According to the present invention it has surprisingly been found that if the surface and/or the carrier body (e.g. pyramids cones, etc.) in contact or in indirect contact with the insert, comprises a material selected from the MAX phase family, it is possible to avoid large contact marks and in particular protruding marks. The properties of the carrier body in contact with the cutting inserts essentially eliminate the problem of prior art.
According to the present invention the material used in direct or indirect contact with the cutting inserts is substantially comprised of a material of the MAX phase family as defined above, preferably more than 85 wt-%.
In one embodiment M one or more metals is/are selected from groups IVB, VB and VIB of the periodic table of elements.
In another embodiment A one or more is/are Si, Al, Ga or Ge.
In yet another embodiment the MAX-phase is of the type n=2 in Mn+1AXn.
In yet another preferred embodiment the MAX-phase is comprised substantially of Ti3SiC2, preferably at least 85 wt-% the rest being one or more of TiC, TiSi2, Ti5Si3 or SiC.
The material is made by methods known in the art such as disclosed in e.g. U.S. Pat. No. 5,942,455.
The carrier body can be made in different geometrical shapes in order to suit the actual cutting insert geometry, see
The pyramids or cones may be truncated to some extent in order to make the handling of them easier. Truncated pyramids or cones can also be used as a support for next supporting body.
Truncated pyramids or cones can also be made with a central hole to improve the gas flow pattern. A desired surface roughness is of the pyramids or cones can also offer advantage.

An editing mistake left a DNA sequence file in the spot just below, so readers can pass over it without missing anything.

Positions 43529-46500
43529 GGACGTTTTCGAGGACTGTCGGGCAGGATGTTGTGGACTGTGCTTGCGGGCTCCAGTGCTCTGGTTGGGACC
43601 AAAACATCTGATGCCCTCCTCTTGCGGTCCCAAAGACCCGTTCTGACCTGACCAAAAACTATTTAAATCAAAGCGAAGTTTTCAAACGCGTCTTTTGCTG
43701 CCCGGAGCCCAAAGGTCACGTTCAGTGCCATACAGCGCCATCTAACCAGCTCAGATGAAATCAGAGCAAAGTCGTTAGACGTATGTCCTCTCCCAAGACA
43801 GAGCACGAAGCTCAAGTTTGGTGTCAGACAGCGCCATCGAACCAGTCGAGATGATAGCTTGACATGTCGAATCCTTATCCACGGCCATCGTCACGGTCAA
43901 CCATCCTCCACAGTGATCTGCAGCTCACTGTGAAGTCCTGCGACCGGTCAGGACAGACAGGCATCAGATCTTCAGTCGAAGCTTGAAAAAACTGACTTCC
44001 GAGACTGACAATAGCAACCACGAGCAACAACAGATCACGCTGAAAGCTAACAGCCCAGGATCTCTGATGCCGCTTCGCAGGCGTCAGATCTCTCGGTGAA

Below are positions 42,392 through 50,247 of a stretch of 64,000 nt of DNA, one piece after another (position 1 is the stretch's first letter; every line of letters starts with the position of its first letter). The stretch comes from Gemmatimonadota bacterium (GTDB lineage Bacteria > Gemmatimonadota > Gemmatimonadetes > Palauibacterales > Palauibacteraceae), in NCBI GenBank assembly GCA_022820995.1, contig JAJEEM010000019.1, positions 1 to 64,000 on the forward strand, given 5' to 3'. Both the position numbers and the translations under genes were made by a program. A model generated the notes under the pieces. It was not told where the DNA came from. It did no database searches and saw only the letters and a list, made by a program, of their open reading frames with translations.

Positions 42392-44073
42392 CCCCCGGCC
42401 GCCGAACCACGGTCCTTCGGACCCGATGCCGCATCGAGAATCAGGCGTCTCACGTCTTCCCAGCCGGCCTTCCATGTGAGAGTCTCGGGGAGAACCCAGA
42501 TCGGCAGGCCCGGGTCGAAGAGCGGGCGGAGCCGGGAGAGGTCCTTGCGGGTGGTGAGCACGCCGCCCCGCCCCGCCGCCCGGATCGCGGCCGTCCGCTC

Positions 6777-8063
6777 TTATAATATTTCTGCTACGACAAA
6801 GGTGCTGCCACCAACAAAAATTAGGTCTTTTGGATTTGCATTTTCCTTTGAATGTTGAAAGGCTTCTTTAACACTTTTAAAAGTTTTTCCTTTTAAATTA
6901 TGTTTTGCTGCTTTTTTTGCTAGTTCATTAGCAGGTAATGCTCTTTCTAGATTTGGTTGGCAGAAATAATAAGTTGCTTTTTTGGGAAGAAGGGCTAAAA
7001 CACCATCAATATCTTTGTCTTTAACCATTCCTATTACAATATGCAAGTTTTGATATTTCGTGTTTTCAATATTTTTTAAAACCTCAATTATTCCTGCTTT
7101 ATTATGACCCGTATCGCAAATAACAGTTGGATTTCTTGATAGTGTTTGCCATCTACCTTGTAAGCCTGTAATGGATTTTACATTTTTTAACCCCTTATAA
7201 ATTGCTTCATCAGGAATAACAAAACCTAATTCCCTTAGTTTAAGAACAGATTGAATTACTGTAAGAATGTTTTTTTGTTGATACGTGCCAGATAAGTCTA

For single-sided cutting inserts, i.e. inserts on which the bottom side will never be used in operation, the cutting inserts can be positioned directly onto a carrier of a material selected from the MAX phase family. This will give thinner layer on the side of the cutting insert against the carrier, but since that side is not functional that is an effect of no importance. The surface can then be made either as flat surface, with or without holes, or as a textured surface. The textured surface can be made as a micro pattern varying in height and in plane dimension regularly or irregularly.
A preferable regular micro pattern can be pyramids with three or more sides with a base between 50 μm and 5 mm and a height between 20 μm and 5 mm. A blasting, brushing or scratching method to get a micro surface roughness, with a Ra value between 50 μm and 500 μm, can obtain an irregular pattern.
In a preferred embodiment the carrier body is pre-coated with a 5 to 100 μm thick coating of nitride and/or carbide and/or oxide of the metals from groups IVB, VB and VIB of the periodic table, before the first time use for a production coating.
During use as a carrier body for supporting cutting inserts for production coating thicker and thicker coating will be deposited on top of the body. Surprisingly it has been found that this fact does not negatively influence the result. The lifetime of a carrier body according to the present invention as a support material is longer than 50 times production coating without any drop of the favorable properties.